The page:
text/markdown effort in IETF (invite)
dev+ietf at seantek.com
Wed Jul 9 16:00:21 EDT 2014
On 7/9/2014 12:06 PM, Michel Fortin wrote:
> Le 9-juil.-2014 à 11:49, Sean Leonard <dev+ietf at seantek.com> a écrit :
>> Hi markdown-discuss Folks:
>> I am working on a Markdown effort in the Internet Engineering Task Force, to standardize on "text/markdown" as the Internet media type for all variations of Markdown content. You can read my draft here: <http://tools.ietf.org/html/draft-seantek-text-markdown-media-type-00>.
>> The proposal is already getting traction. Is there anyone on this list that is interested in participating or helping this effort? In particular we need to better understand and document what versions of Markdown exist, so that either Markdown as a family of informal syntaxes will start to converge, or if not, that Markdown variations have an easy way to be distinguished from one another. (See the "flavor" parameter discussed in the draft.)
> The "flavor" parameter is a good idea in theory. I'm not sure it'll be very useful in general though. Nobody is going to annotate their file with the right flavor unless there's a tangible benefit, and I don't see what the benefit could be. Software that could do something useful with markdown-identified content will likely ignore the flavor part when parsing because no one wants to see "incompatible flavor" errors, especially when commonly used parts of the syntax are compatible anyway.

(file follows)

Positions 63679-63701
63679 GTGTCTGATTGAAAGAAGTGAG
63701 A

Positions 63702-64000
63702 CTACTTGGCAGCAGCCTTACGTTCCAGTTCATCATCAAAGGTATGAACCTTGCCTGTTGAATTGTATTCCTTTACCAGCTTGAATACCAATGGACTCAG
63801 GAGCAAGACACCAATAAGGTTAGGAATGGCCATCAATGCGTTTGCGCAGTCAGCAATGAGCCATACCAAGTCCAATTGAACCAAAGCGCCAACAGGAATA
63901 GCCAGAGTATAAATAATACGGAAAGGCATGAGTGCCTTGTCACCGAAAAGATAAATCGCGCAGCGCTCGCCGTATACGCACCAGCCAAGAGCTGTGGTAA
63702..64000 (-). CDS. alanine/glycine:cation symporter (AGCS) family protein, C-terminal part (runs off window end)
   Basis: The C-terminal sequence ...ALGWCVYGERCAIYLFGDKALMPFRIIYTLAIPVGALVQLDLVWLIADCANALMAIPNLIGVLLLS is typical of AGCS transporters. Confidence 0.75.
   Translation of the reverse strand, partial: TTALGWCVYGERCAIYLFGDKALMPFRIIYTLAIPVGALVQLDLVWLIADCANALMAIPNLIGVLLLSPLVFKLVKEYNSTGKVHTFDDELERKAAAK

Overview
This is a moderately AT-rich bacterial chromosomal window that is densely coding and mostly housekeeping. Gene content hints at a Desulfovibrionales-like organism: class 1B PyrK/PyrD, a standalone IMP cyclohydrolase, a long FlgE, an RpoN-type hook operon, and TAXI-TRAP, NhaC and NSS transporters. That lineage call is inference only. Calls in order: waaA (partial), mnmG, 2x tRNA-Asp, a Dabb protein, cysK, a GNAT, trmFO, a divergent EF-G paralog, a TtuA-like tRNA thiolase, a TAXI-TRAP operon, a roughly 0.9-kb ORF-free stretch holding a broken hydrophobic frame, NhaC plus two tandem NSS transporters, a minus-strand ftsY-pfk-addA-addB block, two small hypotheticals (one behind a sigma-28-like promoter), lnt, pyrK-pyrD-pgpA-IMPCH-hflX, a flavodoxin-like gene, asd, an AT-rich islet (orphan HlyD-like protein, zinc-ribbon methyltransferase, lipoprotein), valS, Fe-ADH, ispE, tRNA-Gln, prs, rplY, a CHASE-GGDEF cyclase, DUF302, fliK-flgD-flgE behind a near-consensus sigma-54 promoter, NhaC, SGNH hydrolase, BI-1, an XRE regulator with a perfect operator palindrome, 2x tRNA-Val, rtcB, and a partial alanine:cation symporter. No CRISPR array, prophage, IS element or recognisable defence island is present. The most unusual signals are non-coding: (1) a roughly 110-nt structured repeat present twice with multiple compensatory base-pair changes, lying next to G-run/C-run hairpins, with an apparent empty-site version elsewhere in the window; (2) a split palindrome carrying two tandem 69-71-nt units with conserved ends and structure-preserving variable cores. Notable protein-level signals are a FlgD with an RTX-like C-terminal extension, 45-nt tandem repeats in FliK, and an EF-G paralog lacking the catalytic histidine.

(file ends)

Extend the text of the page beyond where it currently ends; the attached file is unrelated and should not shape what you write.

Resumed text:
> Markdown is in the spot where HTML was before HTML5 with each implementation doing its own thing. I don't know if Markdown will get out of there anytime soon. I'll point out however that HTML never got anything like a "flavor" parameter in its MIME type, and even if it did it'd not have helped clear the mess in any way.
Ok so here is where I really want to focus and learn some stuff from the
Markdown community. I am a fairly heavy Markdown user, but not a
Markdown developer or maintainer [yet].
From what I have gathered of Markdown history as an observer, getting
this into one standardized syntax is like herding cats. Someone
complains about how _ and * interact, or how to do tables such-and-such
a way, and then they go off and write a different tool that does it
differently. Ultimately it's as much about style (which is very
personal) as functionality. To make matters worse, Gruber isn't
providing leadership, so anyone can write "Son of Markdown" and before
you know it we'll have 50 different standards. <http://xkcd.com/927/>
If someone else manages to write a formal specification, I am happy to
refer to that normatively in the (proposed) IETF work. If the community
manages to coalesce around that spec, I am also happy to refer to that
spec as the exclusive normative reference. But...you may as well boil
the ocean. So I'm not going to attempt that. I just want to call the
ocean for what it is, and it's not text/plain. :)
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